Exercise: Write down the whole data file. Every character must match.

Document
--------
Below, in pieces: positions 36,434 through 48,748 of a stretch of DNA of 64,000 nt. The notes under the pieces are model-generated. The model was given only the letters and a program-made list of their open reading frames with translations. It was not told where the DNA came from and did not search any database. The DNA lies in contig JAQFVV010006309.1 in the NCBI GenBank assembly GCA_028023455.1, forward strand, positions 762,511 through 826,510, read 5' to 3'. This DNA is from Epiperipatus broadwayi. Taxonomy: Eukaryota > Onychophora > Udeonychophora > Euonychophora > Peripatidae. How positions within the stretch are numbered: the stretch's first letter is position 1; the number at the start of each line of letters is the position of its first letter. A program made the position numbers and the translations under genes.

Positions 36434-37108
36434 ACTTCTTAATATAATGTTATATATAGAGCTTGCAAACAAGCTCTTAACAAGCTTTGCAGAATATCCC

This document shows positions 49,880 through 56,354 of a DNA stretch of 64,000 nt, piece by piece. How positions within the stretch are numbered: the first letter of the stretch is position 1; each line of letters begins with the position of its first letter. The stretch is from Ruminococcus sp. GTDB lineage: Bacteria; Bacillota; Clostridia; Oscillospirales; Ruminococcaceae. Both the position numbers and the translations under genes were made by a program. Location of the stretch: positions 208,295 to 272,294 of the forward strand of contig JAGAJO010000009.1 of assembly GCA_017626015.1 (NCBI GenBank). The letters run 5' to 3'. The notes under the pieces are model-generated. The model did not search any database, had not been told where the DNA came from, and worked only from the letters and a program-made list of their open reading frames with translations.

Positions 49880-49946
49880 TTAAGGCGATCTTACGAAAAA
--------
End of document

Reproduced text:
Below, in pieces: positions 36,434 through 48,748 of a stretch of DNA of 64,000 nt. The notes under the pieces are model-generated. The model was given only the letters and a program-made list of their open reading frames with translations. It was not told where the DNA came from and did not search any database. The DNA lies in contig JAQFVV010006309.1 in the NCBI GenBank assembly GCA_028023455.1, forward strand, positions 762,511 through 826,510, read 5' to 3'. This DNA is from Epiperipatus broadwayi. Taxonomy: Eukaryota > Onychophora > Udeonychophora > Euonychophora > Peripatidae. How positions within the stretch are numbered: the stretch's first letter is position 1; the number at the start of each line of letters is the position of its first letter. A program made the position numbers and the translations under genes.

Positions 36434-37108
36434 ACTTCTTAATATAATGTTATATATAGAGCTTGCAAACAAGCTCTTAACAAGCTTTGCAGAATATCCC

This document shows positions 49,880 through 56,354 of a DNA stretch of 64,000 nt, piece by piece. How positions within the stretch are numbered: the first letter of the stretch is position 1; each line of letters begins with the position of its first letter. The stretch is from Ruminococcus sp. GTDB lineage: Bacteria; Bacillota; Clostridia; Oscillospirales; Ruminococcaceae. Both the position numbers and the translations under genes were made by a program. Location of the stretch: positions 208,295 to 272,294 of the forward strand of contig JAGAJO010000009.1 of assembly GCA_017626015.1 (NCBI GenBank). The letters run 5' to 3'. The notes under the pieces are model-generated. The model did not search any database, had not been told where the DNA came from, and worked only from the letters and a program-made list of their open reading frames with translations.

Positions 49880-49946
49880 TTAAGGCGATCTTACGAAAAA